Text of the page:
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A sheep with an ear tag.

An ear tag is a plastic or metal object used for identification of domestic livestock and other animals. If the ear tag contains an RFID module conforming to ISO 11784 & 11785, then it is called an Electronic Ear Tag.

Contents

Overview

An ear tag usually carries an individual identification number or code for the animal, or for its herd or flock. This identification number (ID) may be assigned by some national organisations (usually in the form of Property Identification Code, or PIC), or they may be handwritten for the convenience of the farmer ("management tags"). The National Livestock Identification System (NLIS) of Australia regulations require that all cattle be fitted with a RFID device in the form of an ear tag or rumen bolus before movement from the property and that the movement be reported to the NLIS. However, if animals are tagged for internal purposes in a herd or farm, IDs need not be unique in larger scales. The NLIS now also requires sheep and goats to use an ear tag that has the Property Identification Code inscribed on it. These ear tags and boluses are complemented by transport documents supplied by vendors that are used for identification and tracking. A similar system is used for cattle in the European Union, each bovine animal having a passport document and tag in each ear carrying the same number. Sheep and goats in the EU have one or two tags carying the official number of their flock (however, individual numbers are to be introduced from the end of 2009).

An ear tag can be applied with an ear tag applicator (also called pliers), however there are also specially-designed tags that can be applied by hand. Depending on the purpose of the tagging, an animal may be tagged on one ear or both. If there exists a national animal identification programme in a country, animals may be tagged on both ears for the sake of increased security and effectiveness, or as a legal requirement.[1][2] If animals are tagged for internal purposes, usually one ear is tagged. Australian sheep and goats are required to have visually readable ear tags printed with a Property Identification Code (PIC). They are complemented by movement documents supplied by consignors that are used for identification and tracking.

Very small ear tags are available for laboratory animals such as mice and rats. They are usually sold with a device that pierces the animal's ear and installs the tag at the same time. Lab animals can also be identified by other methods such as ear punching or notching (also used for livestock; see below), implanted RFID tags (mice are too small to wear an ear tag containing an RFID chip), and dye.

History

A sow polar bear with ear tag

Although ear tags were developed as early as 1913 as a means to identify cattle when testing for tuberculosis, the significant increase of use of ear tags appeared with the outbreak of BSE in UK. Today, ear tags in a variety of designs are used throughout the world on many species of animal to ensure traceability, to help prevent theft and to control disease outbreaks.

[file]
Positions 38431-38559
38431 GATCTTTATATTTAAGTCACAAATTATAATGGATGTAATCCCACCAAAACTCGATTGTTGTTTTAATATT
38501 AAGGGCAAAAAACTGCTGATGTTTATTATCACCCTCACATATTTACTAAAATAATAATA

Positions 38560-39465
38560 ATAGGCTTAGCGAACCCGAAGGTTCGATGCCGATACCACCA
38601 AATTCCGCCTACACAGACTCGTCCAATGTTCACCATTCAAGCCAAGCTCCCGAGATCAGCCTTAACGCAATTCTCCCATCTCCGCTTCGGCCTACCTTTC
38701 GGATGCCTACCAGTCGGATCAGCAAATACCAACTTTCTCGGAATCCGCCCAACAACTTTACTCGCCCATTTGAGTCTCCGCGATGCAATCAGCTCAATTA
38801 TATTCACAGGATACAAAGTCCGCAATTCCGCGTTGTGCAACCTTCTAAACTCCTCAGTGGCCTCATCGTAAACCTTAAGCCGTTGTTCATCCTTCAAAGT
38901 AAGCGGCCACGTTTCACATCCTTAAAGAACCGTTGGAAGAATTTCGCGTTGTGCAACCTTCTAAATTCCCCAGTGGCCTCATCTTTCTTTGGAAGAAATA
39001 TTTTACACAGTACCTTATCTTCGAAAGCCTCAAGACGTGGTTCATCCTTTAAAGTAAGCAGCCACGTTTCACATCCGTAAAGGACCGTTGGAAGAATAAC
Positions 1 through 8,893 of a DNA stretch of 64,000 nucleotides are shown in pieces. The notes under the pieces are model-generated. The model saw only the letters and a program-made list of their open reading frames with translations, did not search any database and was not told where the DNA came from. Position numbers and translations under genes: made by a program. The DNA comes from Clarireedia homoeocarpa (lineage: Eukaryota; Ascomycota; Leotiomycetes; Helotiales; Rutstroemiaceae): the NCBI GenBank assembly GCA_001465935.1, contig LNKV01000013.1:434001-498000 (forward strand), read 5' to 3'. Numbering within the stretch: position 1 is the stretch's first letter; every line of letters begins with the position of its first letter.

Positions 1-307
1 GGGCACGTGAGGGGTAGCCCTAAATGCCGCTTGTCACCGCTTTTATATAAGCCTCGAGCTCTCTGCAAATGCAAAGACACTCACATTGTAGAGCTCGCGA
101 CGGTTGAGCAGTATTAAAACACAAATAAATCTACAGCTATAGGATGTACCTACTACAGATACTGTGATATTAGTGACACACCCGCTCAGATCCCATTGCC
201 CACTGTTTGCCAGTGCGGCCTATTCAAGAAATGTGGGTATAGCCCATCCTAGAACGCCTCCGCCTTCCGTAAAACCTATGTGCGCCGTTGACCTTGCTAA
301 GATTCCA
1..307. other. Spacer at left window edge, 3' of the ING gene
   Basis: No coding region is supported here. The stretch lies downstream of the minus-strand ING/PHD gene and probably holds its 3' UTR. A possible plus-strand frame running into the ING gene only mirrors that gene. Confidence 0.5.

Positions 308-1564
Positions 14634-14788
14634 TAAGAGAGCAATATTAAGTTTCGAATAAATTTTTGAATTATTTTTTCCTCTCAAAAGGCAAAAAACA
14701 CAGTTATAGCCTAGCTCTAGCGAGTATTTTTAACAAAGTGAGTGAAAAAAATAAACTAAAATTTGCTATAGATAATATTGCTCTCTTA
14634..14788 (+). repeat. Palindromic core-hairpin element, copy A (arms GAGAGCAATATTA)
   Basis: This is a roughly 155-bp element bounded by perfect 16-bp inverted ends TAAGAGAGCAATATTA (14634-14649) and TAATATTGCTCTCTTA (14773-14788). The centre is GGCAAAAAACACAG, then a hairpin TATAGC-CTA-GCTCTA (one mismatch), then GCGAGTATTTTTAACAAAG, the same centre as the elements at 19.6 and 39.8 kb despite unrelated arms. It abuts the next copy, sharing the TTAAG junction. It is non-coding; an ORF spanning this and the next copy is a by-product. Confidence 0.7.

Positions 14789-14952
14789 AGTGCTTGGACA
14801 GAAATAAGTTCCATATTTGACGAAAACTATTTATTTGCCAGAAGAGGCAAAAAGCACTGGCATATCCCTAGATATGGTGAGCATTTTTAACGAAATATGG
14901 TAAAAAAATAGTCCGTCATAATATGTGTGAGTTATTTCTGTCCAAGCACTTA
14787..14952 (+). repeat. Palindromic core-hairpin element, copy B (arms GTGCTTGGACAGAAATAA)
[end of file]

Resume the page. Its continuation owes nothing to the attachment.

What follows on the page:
The first ear tags were primarily steel with nickel plating. After World War II, larger, flag-like, plastic tags were developed in the United States. Designed to be visible from a distance, these were applied by cutting a slit in the ear and slipping the arrow-shaped head of the tag through it so that the flag would hang from the ear.

In 1953, the first two-piece, self-piercing plastic ear tag was developed and patented. This tag, which combined the easy application of metal tags with the visibility and colour options of plastic tags, also limited the transfer of blood-borne diseases between animals during the application process.

Some cattle ear tags contain chemicals to control insects such as buffalo fly etc. Metal ear tags are used to identify the date of regulation shearing of stud and show sheep. Today, a large number of manufacturers are in competition for the identification of world livestock population.

The United States Department of Agriculture maintains a list of manufacturers approved to sell ear tags in the USA for the National Animal Identification System.

The International Committee for Animal Recording (ICAR) controls the issue electronic tag numbers.

The National Livestock Identification System (NLIS) is Australia's system for tracing cattle, sheep and goats from birth to slaughter.

Other forms of animal identification

Pigs, cattle and sheep are frequently earmarked with pliers that notch registered owner and/or age marks into the ear. Mares on large studs have a plastic tag attached to a neck strap for identification. Valuable animals, such as stallions, usually have a brass name plate on their headcollar during transportation. Dairy cows are sometimes identified with ratchet fastened plastic anklets fitted on the pastern for ready inspection during milking.

The National Livestock Identification System (NLIS) Australia, formerly used cattle tail tags for property identification and hormone usage declaration.

See also

References

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